Tuesday, June 30, 2009


Congratulations to Issues, Etc. and Lutheran Public Radio on their one year anniversary! The show continues to prosper, boldly going where no (LCMS sponsored) show has gone before. In the photo, Wilken makes an exception to his long-standing "no autograph" rule at the after-the-show bash.

photo credit: Thomas Hawk

Continue on to Part 2, A Case of Mistaken Identity?

The Sacramental Life

Quoting Pastor Todd Wilken from the listener Comment Line portion of the May 29th Issues, Etc. show:

...the shape of the Christian life is the shape of the Sacraments that Christ has given the Christian to live by. The word of absolution, the water of Baptism, the bread and wine, body and blood of the Lord’s Supper – this is the shape of the Christian life. And Christians who think that their life resides some place else than in what Christ gives in those Sacraments are looking for life in all the wrong places, and they’re not gonna find life. They’re gonna find busyness. They’re gonna find themselves. Worse yet they won’t find Christ.

Monday, June 29, 2009

The Essential Function of the Church

Quoting from Dr. Ron M. Garwood's essay "The Nature of the Church With Reference To Its Structure," presented to the Wyoming District Convention this year:

So, there are many things going on in the visible church, some which should not be going on, and other things are good and positive and a blessing to many. But the essential function of the church is preaching and teaching the Word of God and administering the sacraments. The Word and sacraments are what create the church, sustain the church, and grow and extend the church. In fact, Richard Klann wrote in the Abiding Word, “that the function of the Christian Church does not extend beyond the preaching of the Gospel and the administration of the sacraments.”

Now in observing the visible church in the world today, it is obvious that the visible church struggles with and against this understanding of the function of the church. Even in our Lutheran Church we claim that we believe that it is the Word of God and the sacraments that create and sustain the church, but then we act as if we don’t really believe this as we introduce other teachings, programs, and features by which we maintain the church is created and grown. Dr. Eugene Klug, commenting on this inclination, and quoting Luther, writes:

This notion, that it is not only God but also man with his energies and innovations that avail for the church’s progress and continuance, is…an ongoing plague upon the church. “Everything that God does they must improve.” Such leaders sound every so pious and their programs ever so heavenly minded; but their actions belie their words,…This self-willed piety and officiousness, Luther states, “may be seen in all heretics from the beginning of the world.” Whether you look at “Arius and Pelagius, or now in our time the Anabaptists and anti-sacramentarians, and all fanatics and rebels, the story is always the same: “They are not satisfied with what God has done and instituted, they cannot let things be as they were ordained to be.” The tragic story in the church is that “conceit keeps the dance going.”

Friday, June 26, 2009

It’s Just a Color

Zach, Paige, and I are warming up before our run, talking about heading back to Colorado this summer. Paige says that people from Colorado are the most loyal to their state of anyone at her school. She thinks that’s because it’s so beautiful in Colorado. Zach says Washingtonians are loyal to their state as well - they’d have to be to put up with eight months of overcast and rain every year. Paige mentions that she’s heard the usual company line at her school about how all that rain is what makes it so green in Washington.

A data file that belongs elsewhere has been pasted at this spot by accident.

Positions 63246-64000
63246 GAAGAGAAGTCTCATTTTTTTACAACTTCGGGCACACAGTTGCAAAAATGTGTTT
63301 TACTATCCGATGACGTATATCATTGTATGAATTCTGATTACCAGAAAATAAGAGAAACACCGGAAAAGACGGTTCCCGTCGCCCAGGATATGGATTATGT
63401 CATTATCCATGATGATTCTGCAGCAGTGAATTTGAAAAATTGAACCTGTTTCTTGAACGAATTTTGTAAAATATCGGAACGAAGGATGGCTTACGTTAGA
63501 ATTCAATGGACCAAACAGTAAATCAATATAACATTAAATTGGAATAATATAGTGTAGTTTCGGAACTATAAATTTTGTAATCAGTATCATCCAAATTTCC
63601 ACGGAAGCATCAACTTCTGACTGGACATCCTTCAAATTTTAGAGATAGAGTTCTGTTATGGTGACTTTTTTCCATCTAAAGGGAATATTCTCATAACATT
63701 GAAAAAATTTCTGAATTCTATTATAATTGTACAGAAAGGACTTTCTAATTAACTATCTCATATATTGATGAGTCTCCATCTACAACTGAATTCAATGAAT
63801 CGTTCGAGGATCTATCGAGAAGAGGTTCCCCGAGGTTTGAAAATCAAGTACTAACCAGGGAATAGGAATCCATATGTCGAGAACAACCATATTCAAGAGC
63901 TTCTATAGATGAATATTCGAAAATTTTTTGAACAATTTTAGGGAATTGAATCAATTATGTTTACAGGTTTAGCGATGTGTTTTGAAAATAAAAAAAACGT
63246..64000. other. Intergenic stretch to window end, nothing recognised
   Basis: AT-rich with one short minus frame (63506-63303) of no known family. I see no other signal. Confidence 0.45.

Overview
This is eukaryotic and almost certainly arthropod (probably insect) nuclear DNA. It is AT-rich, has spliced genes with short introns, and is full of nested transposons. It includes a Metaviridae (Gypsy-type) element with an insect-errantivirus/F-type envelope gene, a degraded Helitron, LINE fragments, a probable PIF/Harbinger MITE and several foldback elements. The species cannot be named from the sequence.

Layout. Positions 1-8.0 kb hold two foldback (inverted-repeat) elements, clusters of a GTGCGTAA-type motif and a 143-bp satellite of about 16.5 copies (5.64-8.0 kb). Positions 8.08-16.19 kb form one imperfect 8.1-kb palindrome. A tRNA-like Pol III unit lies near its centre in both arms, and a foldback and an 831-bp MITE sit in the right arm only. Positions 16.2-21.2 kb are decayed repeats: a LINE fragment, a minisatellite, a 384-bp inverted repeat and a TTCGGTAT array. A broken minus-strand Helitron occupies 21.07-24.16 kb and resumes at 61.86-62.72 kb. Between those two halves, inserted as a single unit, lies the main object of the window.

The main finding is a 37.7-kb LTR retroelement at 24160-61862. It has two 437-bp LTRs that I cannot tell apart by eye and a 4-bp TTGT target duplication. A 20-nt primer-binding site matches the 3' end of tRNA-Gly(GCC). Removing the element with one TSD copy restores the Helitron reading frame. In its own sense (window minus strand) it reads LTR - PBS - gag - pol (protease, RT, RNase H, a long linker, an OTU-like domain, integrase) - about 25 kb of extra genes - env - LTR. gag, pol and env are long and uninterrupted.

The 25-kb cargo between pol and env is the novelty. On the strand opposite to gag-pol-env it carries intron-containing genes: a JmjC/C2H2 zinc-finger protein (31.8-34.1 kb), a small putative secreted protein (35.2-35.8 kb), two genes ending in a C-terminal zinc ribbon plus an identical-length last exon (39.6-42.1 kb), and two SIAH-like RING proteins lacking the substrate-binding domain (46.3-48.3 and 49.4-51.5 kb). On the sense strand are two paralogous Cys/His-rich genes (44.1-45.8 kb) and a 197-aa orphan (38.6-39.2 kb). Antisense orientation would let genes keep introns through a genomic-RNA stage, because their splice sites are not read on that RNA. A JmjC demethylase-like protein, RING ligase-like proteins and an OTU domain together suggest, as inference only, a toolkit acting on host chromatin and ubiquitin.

We all agree that it’s green elsewhere without the eight months of overcast and rain. Zach doesn’t see what the big deal is about the green, after all, “it’s just a color.” All of us laugh long and hard at this statement. So true.

Going on a run in our family can be a pretty wacky experience. The nutty conversation is matched by the route we run. Zach is leading, which I know will be trouble. I mention as soon as he opts to choose an unusual course that taking a route that wanders all over the place results in a run that is shorter than it feels. Off we go, heading first through Wildwood Park. Wildwood has very dense forest with steep trails that go up and down like a roller coaster - it’s gorgeous today with light filtering down through the canopy of the forest. Zach has run a couple of his cross-country meets in this park, so he knows the trails well. He’s running downhill too fast. If he doesn’t slow down he’s going to become a permanent part of the landscape by missing one of the frequent serpentine turns in the trail. I taught him better – rest on the downhill and pass your opponents on the uphill.

We survive Wildwood without anybody wiping out, and then head in a direction that’s vaguely reminiscent of a homeward bound course. We run through one spot that’s a short familiar trail, and find that it’s completely overgrown, plowing through nettles and other assorted botany to get to the other end.

Down the road a ways I suggest to Zach that instead of saying “It’s just a color,” he could say “It’s just a specific wavelength of light.” This new angle launches a whole discussion about color blindness, cones and rods, dogs seeing only in black and white, and Paige’s psychology professor saying it’s all in your mind, or something like that. Now we’re getting into metaphysics.

We round the final curve in the road and coast to a stop in front of our house. I check my watch and note that we’ve run at least a mile less than our normal distance. Zach! That’s O.K. though. I wouldn’t trade the mileage for the company. After all, the next time I hear someone bragging about how green Washington is, I’ll have a great, if somewhat cryptic response, “It’s just a color!

photo credit: someToast

Wednesday, June 24, 2009

I Agree with the SP